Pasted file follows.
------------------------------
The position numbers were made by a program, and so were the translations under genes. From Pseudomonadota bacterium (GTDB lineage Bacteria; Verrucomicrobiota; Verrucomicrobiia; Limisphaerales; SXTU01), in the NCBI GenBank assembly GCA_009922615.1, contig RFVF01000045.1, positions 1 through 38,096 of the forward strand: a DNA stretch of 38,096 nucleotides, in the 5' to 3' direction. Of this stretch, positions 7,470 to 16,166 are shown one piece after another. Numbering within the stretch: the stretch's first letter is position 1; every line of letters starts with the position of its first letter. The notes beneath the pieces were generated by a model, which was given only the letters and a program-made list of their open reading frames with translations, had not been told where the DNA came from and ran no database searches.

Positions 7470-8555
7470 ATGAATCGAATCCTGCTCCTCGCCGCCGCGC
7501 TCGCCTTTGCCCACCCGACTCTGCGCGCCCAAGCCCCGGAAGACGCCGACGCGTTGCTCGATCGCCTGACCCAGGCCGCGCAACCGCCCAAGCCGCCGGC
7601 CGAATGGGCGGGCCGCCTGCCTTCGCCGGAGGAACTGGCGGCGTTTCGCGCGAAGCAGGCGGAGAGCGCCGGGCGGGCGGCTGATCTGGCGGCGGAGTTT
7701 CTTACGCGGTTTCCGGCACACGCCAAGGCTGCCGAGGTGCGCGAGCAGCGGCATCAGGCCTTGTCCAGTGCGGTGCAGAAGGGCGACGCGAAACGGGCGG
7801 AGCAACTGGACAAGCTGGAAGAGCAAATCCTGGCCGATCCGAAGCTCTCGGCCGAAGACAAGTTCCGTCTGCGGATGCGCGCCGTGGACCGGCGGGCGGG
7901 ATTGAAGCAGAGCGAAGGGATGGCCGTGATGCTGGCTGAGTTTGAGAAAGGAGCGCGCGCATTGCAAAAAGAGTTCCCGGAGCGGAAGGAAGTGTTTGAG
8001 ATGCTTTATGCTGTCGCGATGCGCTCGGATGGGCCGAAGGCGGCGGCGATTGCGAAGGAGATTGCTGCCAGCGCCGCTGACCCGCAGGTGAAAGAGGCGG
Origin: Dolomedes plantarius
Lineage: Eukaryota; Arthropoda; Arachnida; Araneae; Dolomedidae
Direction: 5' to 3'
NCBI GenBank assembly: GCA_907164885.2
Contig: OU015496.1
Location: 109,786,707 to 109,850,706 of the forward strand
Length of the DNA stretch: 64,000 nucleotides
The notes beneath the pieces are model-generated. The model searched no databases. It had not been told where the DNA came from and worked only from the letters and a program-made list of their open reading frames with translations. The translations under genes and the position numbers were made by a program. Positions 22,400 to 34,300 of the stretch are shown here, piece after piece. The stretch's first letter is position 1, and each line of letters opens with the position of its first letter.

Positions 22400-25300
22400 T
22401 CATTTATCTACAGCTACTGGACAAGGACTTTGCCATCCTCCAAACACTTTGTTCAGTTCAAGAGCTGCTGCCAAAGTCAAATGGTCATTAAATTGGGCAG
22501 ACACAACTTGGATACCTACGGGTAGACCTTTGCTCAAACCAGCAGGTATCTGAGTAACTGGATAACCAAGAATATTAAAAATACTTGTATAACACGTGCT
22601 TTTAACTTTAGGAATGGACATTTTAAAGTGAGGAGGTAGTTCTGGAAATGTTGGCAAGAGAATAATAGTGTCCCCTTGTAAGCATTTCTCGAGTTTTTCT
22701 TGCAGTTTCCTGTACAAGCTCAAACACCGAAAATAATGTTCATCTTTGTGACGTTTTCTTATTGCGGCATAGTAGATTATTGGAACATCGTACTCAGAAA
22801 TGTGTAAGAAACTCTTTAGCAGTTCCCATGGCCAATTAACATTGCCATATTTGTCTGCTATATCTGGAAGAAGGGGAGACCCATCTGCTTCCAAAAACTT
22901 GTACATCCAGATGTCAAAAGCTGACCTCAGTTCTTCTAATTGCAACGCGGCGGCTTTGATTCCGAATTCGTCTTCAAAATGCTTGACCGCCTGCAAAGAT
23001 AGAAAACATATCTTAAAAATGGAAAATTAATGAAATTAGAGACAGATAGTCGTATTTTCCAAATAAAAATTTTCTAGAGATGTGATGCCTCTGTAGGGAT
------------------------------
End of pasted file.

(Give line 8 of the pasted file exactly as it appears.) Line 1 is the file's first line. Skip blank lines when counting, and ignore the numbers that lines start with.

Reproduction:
7901 ATTGAAGCAGAGCGAAGGGATGGCCGTGATGCTGGCTGAGTTTGAGAAAGGAGCGCGCGCATTGCAAAAAGAGTTCCCGGAGCGGAAGGAAGTGTTTGAG